As with the established comedy revue, it was a series of satirical sketches and musical pieces using a minimal set, looking at events of the day. It effectively represented the views and disappointments of the first generation of British people to grow up after World War II, and gave voice to a sense of the loss of national purpose with the end of the British Empire. Although all of the cast contributed material, the most often quoted pieces were those by Cook, many of which had appeared before in his Cambridge Footlights revues. The show broke new ground with Peter Cook's impression of then Prime Minister Harold Macmillan; on one occasion, this was performed with Macmillan in the audience, and Cook added an ad lib ridiculing Macmillan for turning up to watch. In 2006, Jonathan Miller recounted that the breach of decorum this represented was a source of embarrassment to both audience and performers.
The show is credited with giving many other performers the courage to be satirical and more improvisational in their manner, and broke the conventions of not lampooning the Royal Family or the government of the day. Shakespearean drama was another target of their comedy. There were also a number of musical items in the show, using Dudley Moore's music, most famously an arrangement of the Colonel Bogey March which resists Moore's repeated attempts to bring it to an end.
The show prefigured the Satire Boom of the 1960s. Without it, there might not have been either That Was the Week That Was or Private Eye, the satirical magazine which originated at the same time, that partially survived due to financial support from Peter Cook, and that served as the model for the later American Spy Magazine. Cook and Moore formed a comedy team and appeared in the popular television show Not Only... But Also, and the 1967 film Bedazzled. Cook also launched his club, The Establishment, around this time. Many of the members of Monty Python recall being inspired by Beyond the Fringe.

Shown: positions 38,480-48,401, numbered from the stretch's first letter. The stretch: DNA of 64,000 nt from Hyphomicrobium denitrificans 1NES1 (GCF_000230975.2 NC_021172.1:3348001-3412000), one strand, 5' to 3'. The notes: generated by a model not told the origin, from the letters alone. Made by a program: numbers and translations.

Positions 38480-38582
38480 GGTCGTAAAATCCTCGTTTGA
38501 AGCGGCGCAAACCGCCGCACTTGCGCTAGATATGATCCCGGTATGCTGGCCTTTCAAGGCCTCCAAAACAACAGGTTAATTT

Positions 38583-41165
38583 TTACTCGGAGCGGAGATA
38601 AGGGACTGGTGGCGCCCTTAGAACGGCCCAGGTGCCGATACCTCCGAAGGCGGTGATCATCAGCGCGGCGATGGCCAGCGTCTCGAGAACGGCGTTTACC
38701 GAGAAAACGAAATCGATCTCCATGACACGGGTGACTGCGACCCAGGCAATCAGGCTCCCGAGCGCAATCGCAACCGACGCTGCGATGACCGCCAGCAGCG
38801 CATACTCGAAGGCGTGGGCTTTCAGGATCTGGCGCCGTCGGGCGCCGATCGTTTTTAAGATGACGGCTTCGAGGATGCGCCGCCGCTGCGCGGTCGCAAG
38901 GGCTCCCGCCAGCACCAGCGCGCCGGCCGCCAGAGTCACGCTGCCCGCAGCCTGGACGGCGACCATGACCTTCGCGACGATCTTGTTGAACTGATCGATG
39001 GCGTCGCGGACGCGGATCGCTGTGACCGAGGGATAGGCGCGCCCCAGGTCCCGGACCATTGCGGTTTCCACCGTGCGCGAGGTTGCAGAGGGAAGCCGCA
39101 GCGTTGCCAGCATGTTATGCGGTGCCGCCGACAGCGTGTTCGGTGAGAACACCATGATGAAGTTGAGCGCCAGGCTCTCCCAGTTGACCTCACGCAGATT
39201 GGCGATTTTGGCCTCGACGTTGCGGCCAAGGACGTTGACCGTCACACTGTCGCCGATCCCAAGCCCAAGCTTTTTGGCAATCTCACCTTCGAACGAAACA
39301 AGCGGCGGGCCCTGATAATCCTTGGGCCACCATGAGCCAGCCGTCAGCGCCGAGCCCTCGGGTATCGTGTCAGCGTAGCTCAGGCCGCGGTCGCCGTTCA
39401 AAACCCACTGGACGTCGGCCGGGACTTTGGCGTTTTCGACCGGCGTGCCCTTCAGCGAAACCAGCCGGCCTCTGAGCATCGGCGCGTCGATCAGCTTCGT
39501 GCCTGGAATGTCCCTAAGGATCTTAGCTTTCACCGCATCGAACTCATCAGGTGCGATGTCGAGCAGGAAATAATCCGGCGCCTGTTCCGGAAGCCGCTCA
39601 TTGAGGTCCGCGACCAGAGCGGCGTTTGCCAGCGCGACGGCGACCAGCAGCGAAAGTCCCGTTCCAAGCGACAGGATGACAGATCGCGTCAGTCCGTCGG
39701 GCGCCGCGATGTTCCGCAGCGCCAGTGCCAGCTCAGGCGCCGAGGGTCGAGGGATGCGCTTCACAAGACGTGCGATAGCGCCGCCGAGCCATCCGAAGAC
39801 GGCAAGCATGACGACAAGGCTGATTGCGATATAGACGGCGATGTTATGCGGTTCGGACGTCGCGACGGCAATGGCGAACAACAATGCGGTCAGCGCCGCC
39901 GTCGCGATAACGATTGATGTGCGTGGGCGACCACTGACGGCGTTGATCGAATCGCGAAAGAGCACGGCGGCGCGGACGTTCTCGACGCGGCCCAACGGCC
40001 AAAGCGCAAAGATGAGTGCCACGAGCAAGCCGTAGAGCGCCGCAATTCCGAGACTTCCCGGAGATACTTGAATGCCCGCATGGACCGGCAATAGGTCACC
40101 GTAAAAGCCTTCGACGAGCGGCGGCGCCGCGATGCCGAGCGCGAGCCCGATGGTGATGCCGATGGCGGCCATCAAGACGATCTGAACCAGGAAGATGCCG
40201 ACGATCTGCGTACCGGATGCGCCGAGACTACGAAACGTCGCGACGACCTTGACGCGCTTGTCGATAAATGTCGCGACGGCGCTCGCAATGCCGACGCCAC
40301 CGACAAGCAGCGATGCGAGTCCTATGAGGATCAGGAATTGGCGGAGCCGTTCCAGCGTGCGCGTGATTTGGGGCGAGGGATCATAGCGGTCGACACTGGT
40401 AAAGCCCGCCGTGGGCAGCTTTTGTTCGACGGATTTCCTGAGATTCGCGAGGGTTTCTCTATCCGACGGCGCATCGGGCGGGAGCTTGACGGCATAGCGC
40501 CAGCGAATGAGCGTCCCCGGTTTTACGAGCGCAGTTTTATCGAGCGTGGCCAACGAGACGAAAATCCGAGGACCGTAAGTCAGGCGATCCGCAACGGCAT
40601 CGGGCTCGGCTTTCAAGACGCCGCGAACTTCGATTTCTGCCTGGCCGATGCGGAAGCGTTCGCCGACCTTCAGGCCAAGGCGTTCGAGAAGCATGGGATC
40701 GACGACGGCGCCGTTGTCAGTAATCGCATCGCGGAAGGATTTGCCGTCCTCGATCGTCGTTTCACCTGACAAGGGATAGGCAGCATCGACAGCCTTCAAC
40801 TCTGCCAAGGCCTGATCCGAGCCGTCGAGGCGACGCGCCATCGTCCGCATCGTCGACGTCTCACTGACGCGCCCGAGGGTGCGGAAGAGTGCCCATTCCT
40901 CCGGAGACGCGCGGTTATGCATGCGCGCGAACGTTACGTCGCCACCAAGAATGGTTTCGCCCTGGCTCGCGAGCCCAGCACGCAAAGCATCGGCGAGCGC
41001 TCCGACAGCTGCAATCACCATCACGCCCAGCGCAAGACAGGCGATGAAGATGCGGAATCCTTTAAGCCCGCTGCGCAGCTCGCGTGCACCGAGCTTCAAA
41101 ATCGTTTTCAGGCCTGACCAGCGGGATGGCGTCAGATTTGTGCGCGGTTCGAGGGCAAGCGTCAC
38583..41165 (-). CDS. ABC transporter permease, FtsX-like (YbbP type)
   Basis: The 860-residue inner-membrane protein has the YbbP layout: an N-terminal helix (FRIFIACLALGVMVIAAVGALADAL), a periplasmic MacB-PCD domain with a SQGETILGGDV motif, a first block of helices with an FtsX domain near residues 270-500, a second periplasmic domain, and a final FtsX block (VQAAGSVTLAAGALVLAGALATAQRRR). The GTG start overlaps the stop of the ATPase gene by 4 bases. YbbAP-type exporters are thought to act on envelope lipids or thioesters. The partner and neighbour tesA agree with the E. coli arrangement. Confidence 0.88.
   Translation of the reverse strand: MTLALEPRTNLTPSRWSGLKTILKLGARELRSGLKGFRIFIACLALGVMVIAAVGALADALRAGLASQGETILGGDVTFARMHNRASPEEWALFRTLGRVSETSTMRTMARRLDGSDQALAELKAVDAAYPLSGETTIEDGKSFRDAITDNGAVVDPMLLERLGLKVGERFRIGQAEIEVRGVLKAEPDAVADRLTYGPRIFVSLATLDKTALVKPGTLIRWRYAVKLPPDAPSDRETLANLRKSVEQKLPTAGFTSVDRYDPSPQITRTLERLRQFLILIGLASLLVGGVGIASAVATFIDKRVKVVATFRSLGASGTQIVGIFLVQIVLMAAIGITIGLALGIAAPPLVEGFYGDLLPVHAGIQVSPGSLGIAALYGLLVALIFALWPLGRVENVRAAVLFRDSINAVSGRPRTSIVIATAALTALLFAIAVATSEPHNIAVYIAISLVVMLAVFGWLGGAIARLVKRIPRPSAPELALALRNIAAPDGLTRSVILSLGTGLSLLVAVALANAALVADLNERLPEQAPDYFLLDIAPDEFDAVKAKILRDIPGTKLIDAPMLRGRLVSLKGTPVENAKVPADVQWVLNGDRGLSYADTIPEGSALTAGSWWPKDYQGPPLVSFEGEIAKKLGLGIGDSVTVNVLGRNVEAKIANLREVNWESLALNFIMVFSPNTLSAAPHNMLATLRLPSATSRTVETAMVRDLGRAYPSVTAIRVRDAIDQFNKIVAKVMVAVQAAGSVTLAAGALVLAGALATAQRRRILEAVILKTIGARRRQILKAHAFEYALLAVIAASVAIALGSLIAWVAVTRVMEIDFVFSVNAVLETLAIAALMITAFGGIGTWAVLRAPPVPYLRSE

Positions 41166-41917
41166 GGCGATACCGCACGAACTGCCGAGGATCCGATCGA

The retrospective show Before the Fringe, broadcast during the early years of BBC 2, took its title from this production. It consisted of performances of material that was popular in theatrical revue before the advent of Beyond the Fringe.
The show's success was not limited to the UK. In 1962, it also opened in South Africa. Next it arrived in the US. First the Broadway Company opened on October 27, 1962, then it was performed by the National Company in 1963. Subsequently, opening on October 8, 1964, the National Touring Company took it on a nationwide tour for six months as Beyond the Fringe '65 under the auspices of Alexander H. Cohen, with the cast consisting of Robert Cessna, Donald Cullen, Joel Fabiani, and James Valentine. Slight changes were made to adapt the show for American audiences, for instance the opening number (discussing America) was retitled "Home Thoughts from Abroad".
The show was revived in slightly altered form in Los Angeles in 2000 and 2001 by Joseph Dunn's ReEstablishment Theater to critical acclaim.
All four original members of Beyond the Fringe feature prominently in the play Pete and Dud: Come Again, by Chris Bartlett and Nick Awde, although performed by other actors. Appropriately, the comedy drama had a sellout run at the 2005 Edinburgh Festival Fringe before transferring to London's West End at The Venue, in 2006, in a version starring Kevin Bishop as Moore, Tom Goodman-Hill as Cook, Fergus Craig as Alan Bennett and Colin Hoult as Jonathan Miller. It subsequently embarked on a nationwide tour. Most recently, Beyond the Fringe was recreated for an episode of the Netflix TV series The Crown in which Prime Minister Macmillan is attendance, and singled out for abuse by Peter Cook (performed by Patrick Warner.) The creation, performance and aftermath of the show is covered in the 2004 film Not Only But Always.